|Hardcover, 365 pages|
Published 2014 (contents: 1980)
Acquired September 2014
Read May 2017
by Michel Foucault
At the beginning of this series of lectures (God, I hope I'm revered enough a professor someday for my lectures to be recorded, transcribed, and published, though mine will have many more Doctor Who jokes than Foucault's), Foucault promises something that I thought would be very interesting. He tells the story of Septimius Severus, a Roman emperor who ostensibly presided in an audience hall whose ceiling was painted with the stars in the sky at the moment of his birth. This is because, Foucault, asserts, there is an intrinsic relationship between power and knowledge: "it would [...] be very difficult to find an example of a power that is exercised without being accompanied, one way or another, by a manifestation of truth" (4). Not necessarily utilitarian knowledge (because surely astrology does not make Severus a better emperor), but just that power requires "a ritual of manifestation of the truth" (6). To me this sounded fascinating: one of my recurrent interests is the way scientific knowledge is deployed to justify violence, and there seems to be a connection there in that so often (in fiction at least) it matters less that actual science has been utilized, and more that someone has said that science is at work.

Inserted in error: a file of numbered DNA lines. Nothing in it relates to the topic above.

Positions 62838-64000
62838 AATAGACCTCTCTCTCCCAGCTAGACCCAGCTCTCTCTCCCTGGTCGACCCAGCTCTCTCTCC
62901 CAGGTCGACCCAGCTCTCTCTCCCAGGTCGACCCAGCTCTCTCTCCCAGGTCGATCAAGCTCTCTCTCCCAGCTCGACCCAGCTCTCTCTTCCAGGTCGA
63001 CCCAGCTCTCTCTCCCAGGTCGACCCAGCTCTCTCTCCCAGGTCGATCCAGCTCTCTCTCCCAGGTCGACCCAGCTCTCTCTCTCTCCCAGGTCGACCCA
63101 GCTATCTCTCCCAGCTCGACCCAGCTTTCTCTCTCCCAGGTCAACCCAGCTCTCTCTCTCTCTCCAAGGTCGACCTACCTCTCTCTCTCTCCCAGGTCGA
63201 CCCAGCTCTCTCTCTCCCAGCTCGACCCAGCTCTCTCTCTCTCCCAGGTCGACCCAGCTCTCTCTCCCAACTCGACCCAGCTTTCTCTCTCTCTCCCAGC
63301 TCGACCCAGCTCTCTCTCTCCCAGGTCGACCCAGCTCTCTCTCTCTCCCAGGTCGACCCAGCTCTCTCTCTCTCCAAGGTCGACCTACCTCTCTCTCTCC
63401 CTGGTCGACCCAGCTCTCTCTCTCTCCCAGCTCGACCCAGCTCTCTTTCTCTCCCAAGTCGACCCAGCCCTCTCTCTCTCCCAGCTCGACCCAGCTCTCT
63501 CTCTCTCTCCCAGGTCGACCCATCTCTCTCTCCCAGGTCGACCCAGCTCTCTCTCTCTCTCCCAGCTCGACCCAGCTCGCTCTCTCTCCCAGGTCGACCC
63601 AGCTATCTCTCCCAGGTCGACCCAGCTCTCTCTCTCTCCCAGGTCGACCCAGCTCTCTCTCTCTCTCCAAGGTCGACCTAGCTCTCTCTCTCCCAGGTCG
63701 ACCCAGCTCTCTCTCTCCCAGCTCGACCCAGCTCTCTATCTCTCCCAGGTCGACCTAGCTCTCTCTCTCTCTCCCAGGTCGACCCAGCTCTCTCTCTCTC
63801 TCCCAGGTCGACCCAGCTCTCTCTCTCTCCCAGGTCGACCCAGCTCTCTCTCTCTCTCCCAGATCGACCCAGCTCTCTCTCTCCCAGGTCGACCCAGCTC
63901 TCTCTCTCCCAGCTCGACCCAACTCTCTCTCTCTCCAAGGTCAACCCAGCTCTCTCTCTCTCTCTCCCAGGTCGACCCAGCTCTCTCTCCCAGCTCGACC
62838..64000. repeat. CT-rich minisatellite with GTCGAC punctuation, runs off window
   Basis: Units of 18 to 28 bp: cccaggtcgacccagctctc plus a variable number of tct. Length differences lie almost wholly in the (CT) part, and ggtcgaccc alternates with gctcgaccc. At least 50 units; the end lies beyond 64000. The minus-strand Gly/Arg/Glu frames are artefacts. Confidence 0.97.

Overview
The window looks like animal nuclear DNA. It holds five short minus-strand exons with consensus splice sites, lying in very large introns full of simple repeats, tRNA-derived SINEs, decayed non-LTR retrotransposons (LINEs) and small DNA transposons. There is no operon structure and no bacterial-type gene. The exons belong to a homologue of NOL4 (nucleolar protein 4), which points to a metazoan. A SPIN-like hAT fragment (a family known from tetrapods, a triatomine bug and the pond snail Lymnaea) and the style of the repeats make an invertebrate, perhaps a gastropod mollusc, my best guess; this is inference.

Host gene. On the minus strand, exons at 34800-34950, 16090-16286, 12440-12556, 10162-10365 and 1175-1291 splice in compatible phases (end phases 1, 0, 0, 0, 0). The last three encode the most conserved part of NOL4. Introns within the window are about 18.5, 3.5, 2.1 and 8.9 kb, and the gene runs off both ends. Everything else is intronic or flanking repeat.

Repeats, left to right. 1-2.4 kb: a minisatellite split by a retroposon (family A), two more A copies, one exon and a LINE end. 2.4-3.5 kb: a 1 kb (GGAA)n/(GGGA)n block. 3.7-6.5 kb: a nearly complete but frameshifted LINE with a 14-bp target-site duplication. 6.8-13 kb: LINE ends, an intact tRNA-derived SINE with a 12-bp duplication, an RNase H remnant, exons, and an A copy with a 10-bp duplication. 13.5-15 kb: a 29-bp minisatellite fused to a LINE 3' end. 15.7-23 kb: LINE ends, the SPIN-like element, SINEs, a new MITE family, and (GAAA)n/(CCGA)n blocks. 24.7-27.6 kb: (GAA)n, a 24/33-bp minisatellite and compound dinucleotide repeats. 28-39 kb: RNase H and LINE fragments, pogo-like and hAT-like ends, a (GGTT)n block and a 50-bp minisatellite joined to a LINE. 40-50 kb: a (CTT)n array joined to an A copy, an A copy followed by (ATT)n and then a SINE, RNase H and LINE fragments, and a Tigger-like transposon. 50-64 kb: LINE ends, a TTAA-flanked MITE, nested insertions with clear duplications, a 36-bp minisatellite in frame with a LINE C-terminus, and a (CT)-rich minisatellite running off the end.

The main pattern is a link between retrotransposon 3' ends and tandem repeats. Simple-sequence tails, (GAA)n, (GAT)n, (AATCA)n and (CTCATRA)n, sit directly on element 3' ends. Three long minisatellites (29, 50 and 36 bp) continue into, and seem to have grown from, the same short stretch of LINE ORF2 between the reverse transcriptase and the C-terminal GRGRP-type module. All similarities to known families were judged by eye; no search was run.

It seems a potent idea (for example, Roger Green discusses alethurgy, Foucault's term for the way we make something true, in the context of President Trump), but as I feel often happens with Foucault, the book I imagined based on his stated project is nowhere near as interesting as the one I got. Which, to be fair, could be my fault and not his, but On the Government of the Living mostly consists of detailed readings of Oedipus Rex and early Christian practices of repentance. These were not interesting to me at all. Near the end of the lecture series he gets to the idea that the way Christianity requires one to know oneself in order to repent is a precondition for power: "the need to drag interiority from itself, to bring it out in order to display it in a relationship of exteriority and obedience" (308). But this insight comes at the end of three hundred pages of monotony, and it was too little, too late.
(Also: never trust an academic who says they have "limited" their critical apparatus to the necessities, as the general editors of this series claim (xv). Most of the twelve lectures here have at least sixty end notes, some as many as ninety, drowning the text in incomprehensible detail. One shudders to think what the unlimited critical apparatus looks like!)